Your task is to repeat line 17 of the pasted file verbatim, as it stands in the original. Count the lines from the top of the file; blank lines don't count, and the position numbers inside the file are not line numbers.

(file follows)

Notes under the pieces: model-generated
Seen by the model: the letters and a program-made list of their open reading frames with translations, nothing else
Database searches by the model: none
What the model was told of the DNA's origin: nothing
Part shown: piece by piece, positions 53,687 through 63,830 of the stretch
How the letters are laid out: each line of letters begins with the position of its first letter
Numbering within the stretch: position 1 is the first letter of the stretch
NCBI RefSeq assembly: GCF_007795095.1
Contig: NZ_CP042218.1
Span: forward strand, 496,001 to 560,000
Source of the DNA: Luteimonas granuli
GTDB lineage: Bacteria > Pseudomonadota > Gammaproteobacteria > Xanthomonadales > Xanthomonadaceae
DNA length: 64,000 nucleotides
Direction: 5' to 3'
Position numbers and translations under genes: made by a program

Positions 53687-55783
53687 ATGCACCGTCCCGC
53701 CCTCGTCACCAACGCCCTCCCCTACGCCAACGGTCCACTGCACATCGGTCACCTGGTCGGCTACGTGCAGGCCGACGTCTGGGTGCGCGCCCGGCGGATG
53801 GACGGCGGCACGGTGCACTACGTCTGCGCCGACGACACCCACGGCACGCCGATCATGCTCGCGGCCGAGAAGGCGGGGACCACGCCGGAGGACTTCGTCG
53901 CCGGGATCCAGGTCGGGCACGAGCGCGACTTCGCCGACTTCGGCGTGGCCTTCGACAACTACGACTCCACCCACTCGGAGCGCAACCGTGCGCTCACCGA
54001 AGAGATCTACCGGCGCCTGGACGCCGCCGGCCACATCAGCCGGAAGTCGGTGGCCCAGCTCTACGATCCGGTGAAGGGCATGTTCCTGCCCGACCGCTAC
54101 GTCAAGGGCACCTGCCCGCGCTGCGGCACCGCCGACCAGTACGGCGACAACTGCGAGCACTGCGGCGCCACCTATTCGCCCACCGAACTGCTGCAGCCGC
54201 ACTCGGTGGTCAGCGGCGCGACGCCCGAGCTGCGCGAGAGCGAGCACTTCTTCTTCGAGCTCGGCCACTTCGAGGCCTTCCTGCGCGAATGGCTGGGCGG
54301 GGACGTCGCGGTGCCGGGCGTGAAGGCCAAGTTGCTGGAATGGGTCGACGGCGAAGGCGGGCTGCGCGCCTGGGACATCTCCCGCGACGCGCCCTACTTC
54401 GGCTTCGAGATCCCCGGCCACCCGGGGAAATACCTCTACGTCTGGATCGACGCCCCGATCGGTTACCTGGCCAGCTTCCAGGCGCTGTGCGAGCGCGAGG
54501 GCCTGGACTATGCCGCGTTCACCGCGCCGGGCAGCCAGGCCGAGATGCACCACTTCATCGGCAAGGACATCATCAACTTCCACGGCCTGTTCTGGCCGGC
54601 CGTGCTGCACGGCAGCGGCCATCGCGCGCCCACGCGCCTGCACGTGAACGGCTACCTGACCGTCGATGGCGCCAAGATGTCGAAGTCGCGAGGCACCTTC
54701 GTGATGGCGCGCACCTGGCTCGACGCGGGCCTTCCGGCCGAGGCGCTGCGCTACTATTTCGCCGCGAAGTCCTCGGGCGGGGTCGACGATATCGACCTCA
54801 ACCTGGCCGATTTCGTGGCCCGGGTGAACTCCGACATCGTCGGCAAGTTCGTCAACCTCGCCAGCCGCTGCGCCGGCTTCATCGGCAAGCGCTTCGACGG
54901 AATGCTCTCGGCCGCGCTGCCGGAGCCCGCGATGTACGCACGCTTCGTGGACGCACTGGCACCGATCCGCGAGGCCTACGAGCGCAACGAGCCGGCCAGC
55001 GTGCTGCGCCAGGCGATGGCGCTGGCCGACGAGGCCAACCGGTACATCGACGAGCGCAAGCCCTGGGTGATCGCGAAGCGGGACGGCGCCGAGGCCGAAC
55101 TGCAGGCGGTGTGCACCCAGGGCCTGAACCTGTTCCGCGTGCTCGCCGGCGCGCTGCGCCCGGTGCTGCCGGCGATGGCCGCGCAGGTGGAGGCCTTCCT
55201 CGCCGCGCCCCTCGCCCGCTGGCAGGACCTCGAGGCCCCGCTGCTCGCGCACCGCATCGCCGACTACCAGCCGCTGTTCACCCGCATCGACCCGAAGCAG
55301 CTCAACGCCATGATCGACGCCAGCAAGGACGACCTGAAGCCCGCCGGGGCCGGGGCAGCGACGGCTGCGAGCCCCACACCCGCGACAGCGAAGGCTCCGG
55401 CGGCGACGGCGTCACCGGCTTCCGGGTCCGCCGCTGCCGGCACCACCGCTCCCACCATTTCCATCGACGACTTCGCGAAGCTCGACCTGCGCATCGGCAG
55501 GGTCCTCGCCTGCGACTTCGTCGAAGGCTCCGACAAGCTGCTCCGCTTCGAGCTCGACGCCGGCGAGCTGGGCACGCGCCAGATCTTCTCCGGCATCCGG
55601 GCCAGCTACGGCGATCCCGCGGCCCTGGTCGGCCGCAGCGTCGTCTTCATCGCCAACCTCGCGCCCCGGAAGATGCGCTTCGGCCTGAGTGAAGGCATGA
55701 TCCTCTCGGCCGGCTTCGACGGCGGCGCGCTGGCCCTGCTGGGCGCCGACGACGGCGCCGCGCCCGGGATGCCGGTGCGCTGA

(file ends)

53687 ATGCACCGTCCCGC